Arts & Entertainment, Design & Style
Demo: Film Photography in the Studio
Lesson time 14:48 min
Using a film camera, Tyler lights and shoots a pair of subjects in a professional studio.
Students give MasterClass an average rating of 4.7 out of 5 stars
Topics include: Lighting the Studio · Key Light · Fill Light · Rim Light · Shooting Film · Assessing Your Developed Images
[MUSIC PLAYING] - Today's session is a studio lighting demonstration. I'm trying to make a portrait of two model friends of mine, Matthew and Toby. The whole idea is to make quite a nice simple studio backdrop photograph essentially a full portrait of the two of them, a double portrait. I'm going to be using my analog film camera today. It's a medium format camera. It's a Mamiya camera versus earlier when we were using my smartphone for the natural lighting demonstration. The principles of making an image are the same across the board, whether it's analog or digital. I mainly photograph my subjects on analog cameras, on film cameras. I love the heart and soul of the feeling of the pictures. It's like choosing oil or acrylic. It's a matter of taste. So if you like it and you're drawn to it, it's important that you make that process work. For me, what works is a more intimate approach with my models in that when you're shooting, you can immediately see your results. And there's something very freeing about that. So if you want kind of a more humanistic approach with your subjects, if you want something that's more in the moment that you can reflect on, film creates a nice process for making pictures. At the end of this chapter, we'll look at the developed film we've shot and see how it turned out. [MUSIC PLAYING] If you're doing a studio shoot, you'll usually have some idea. Whatever that idea is, it's driven by what you're going to build in the studio, because the studio is a blank space for you to work in. I have here behind me kind of a bit of a color story in that we've got different tones of blues for the wall, for the floors, and we're using different fabrics and flats. But you can kind of build with your team or with your crew, or by yourself, you know, whatever kind of set you want in a studio. The wardrobe choice was mainly an instinctive one. They're in these cool looking suits. I wanted to play with black and navies against the blue set. And mainly when you're choosing wardrobe, it's just about your instinct. It's about what feels good. I dress them in something that I'd probably like to see myself wear, but also something that I just like aesthetically. I really like the length of their clothes and I like the set behind. So I want to see quite a wide, full body. So I'm going to frame them up basically head to toe. I'm going to see everything here. And so if you boys take a little step back. When I look through the viewfinder, I know I can see head to toe here when I'm making a double portrait. My approach to using kind of patchwork styles of fabrics, blue backgrounds, choice of wardrobe, choice of subject, those are all my aesthetic inclinations. So when you're making your choices, they could look very different from this. [MUSIC PLAYING] Today I think I'm going to walk you guys through something more traditional, where you have a key light in front of the subject, a fill ligh...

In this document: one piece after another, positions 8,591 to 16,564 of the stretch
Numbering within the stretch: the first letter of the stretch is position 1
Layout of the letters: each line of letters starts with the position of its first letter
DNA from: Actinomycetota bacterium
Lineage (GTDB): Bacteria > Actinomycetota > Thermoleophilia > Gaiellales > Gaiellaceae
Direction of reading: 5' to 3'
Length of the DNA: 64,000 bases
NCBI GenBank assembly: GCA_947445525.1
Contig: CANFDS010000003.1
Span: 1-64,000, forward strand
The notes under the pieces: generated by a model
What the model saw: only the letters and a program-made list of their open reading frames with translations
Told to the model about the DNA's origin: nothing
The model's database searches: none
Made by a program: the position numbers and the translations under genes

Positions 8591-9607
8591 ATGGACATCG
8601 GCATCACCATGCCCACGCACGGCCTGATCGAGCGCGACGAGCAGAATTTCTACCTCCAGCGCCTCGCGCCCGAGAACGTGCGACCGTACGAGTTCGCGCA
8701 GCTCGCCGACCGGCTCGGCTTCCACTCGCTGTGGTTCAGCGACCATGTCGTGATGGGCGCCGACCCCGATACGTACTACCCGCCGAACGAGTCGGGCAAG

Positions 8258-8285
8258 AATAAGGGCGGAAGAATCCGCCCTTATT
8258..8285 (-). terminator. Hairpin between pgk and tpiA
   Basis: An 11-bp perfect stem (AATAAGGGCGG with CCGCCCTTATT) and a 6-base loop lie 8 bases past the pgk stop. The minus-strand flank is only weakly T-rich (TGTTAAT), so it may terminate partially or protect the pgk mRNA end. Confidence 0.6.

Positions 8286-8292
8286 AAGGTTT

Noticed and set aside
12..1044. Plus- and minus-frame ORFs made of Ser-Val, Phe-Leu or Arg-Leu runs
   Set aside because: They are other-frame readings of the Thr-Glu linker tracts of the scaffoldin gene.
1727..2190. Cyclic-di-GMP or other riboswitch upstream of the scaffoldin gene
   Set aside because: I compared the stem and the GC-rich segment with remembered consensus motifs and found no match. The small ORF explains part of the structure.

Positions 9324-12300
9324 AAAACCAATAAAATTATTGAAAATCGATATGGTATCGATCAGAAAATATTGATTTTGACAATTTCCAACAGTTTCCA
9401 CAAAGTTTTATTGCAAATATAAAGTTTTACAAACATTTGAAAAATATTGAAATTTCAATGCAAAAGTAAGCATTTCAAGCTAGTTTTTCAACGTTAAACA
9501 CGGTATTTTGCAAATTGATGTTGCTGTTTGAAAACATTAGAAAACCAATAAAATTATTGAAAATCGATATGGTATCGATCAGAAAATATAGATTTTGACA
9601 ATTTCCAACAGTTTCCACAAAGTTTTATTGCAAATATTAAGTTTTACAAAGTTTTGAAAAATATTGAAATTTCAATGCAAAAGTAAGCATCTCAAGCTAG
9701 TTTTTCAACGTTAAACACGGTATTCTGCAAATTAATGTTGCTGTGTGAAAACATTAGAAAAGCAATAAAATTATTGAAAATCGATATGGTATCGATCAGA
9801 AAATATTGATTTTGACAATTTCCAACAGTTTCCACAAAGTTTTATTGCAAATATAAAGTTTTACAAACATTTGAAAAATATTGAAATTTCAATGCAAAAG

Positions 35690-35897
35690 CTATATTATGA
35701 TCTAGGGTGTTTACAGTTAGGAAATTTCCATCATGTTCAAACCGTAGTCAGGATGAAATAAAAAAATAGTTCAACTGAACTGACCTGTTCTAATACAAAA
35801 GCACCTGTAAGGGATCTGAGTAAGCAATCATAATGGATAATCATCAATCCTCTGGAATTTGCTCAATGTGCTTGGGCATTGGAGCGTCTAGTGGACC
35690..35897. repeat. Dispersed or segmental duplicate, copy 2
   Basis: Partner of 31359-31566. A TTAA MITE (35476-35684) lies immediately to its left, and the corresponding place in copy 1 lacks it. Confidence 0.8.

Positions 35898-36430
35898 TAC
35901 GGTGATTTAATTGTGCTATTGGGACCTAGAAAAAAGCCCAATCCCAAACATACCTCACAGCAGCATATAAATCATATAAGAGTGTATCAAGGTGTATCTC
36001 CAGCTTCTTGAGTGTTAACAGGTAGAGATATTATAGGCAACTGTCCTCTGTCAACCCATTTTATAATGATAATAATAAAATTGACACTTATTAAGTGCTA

About the Instructor
A revolutionary talent, Tyler Mitchell made history as the first Black photographer to shoot an American Vogue cover, work that is part of the Smithsonian’s permanent collection. Now he’s sharing his process with you. Discover how to create and compose striking portraits, work with natural light and shadow, and tell a compelling story through your photos—even if the only equipment you have is your phone.
Featured Masterclass Instructor
History-making photographer Tyler Mitchell teaches you his artistic process for creating compelling images with any kind of camera.Explore the Class